about $4 million. “I can see that a relationship can continue,” he said. “The notion that Southam is out to kill CP is ludicrous.”

Meantime, Southam plans to expand its own news service—subject to Black’s approval—in order to reduce its dependence on CP copy. Besides its Ottawa bureau, Southam News has five foreign correspondents, one each in London, Washington, Moscow, Hong Kong and Cairo. The agency also has reporters in Vancouver, Toronto and Montreal. Kirk LaPointe, the service’s editor, says that Southam intends to reactivate a Halifax bureau, add columnists in Toronto and Ottawa and hire a roving Ontario correspondent. The company also plans to increase the sharing of news and feature material among newspapers within the chain.

That planned expansion, coupled with Southam’s six-month ulti-

matum to CP, has created enormous uncertainty for wire service employees across the country. “As you can imagine, people are very worried,” said CP’s Halifax bureau chief, Dean Beeby. “They have families, mortgages and commitments, and they wonder whether they are going to have jobs on Jan. 1, 1997.” The result, says Gerry Arnold, CP’s Ottawa bureau chief, is widespread anxiety—and anger. “People are very frustrated,” he said. “Only one thing is certain. The status quo is off the table.”

Ultimately, newspaper subscribers could be among the biggest losers in the drive for savings and efficiency. Eliminating or dramatically downsizing CP could seriously impede the flow of news from one part of the country to another. Beeby, for one, notes that Southam does not own a newspaper in Atlantic Canada and will be attempting to cover the region with one correspondent. CP, by contrast, employs nine print journalists in the region. “You have four provinces that are essentially a blank on the Southam map,” he said. “It’s not clear to anyone here how they are going to fill it.” (One option—already hinted at by Black—would be to combine the resources of Southam and Hollinger, which owns seven papers in Atlantic Canada.)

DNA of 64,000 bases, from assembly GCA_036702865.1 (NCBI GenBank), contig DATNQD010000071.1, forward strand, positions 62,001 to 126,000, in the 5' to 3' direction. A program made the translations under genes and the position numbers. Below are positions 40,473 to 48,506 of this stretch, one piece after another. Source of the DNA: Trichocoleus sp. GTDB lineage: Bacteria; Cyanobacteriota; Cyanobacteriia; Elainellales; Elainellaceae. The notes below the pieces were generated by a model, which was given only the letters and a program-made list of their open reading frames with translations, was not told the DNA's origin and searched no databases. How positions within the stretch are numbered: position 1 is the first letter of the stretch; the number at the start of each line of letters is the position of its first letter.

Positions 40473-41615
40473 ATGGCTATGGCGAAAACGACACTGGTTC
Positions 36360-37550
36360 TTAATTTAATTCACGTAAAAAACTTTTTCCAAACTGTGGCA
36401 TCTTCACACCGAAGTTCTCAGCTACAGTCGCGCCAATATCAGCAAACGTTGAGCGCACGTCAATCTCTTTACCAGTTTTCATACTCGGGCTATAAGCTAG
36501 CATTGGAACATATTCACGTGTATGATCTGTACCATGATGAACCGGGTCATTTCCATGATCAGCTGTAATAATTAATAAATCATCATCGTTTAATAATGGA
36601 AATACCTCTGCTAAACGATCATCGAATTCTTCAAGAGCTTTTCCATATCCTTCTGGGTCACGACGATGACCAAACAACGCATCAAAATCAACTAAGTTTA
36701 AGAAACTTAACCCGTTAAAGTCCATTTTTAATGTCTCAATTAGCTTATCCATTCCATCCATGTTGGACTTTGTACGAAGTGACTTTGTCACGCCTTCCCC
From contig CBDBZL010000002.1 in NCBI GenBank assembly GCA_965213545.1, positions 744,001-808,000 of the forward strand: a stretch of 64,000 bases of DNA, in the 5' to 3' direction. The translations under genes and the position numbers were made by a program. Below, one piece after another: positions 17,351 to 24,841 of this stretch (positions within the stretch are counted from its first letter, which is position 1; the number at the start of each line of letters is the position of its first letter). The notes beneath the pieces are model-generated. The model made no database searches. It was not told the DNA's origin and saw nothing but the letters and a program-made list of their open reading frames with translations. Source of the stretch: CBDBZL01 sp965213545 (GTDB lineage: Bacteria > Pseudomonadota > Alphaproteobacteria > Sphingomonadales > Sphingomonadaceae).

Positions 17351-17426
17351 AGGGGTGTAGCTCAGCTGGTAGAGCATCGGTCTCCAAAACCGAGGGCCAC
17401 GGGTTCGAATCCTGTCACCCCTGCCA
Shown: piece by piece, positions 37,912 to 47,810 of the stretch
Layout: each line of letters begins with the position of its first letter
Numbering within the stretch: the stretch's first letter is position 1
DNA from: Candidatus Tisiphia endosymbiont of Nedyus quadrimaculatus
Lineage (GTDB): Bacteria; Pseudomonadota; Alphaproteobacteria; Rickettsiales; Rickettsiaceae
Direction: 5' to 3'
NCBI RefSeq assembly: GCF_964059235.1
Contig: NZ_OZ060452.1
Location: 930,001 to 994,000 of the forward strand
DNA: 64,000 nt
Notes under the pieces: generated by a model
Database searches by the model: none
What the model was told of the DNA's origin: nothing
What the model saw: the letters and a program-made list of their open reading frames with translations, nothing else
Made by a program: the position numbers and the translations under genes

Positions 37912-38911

The pressure on CP to cut spending may also affect the timeliness of material that appears in Canadian newspapers. CP staffers worry that, in future, they will no longer be filing original stories to meet the deadlines of newspapers in six different time zones. Instead, their role could be reduced to processing stories sent in by member newspapers. And experience has shown that newspapers rarely submit stories to CP in time to meet the requirements of papers elsewhere in the country. “People want to know about the news when it happens,” said Arnold, “not when someone gets around to writing a story at 7 o’clock at night. For speed and accuracy, I don’t think anyone in the country can compare to us.” Newspaper executives outside Black’s empire were also reeling at the prospect of having to cover national and international news

without a steady flow of CP copy. “What CP provides us, most fundamentally, is eyes and ears across the country that are alert for 20 hours a day in about seven or eight different cities,” said Colin MacKenzie, managing editor of The Globe and Mail in Toronto. “That’s going to be very hard to replace.” Others went further. “I don’t know what we would do without the news service,” said Michael Bembridge, publisher of the Moncton TimesTranscript. ‘We can’t survive « as a newspaper without nasi tional and international news. I Our readers demand it.”

I CP veterans such as BuckI ley, who was general news editor at the time of his retirement in 1993, note that the organization has been through periods of growth and contraction in the past. Historically, its fortunes have been tied to the profits of member newspapers. But Black’s emergence as the kingpin of Canada’s print media— and the newspaper owner most capable of surviving without a national wire service—may have changed the equation forever. ‘We’re at Southam’s mercy,” says Bembridge. “They can almost dictate what the service is going to be.” In Bembridge’s view, Southam’s new controlling shareholder is prepared to kill CP if he fails to get the results he wants. “It sounds like CPs obituary is being written,” he adds. “Conrad Black and company will determine whether it gets published.”

D’ARCY JENISH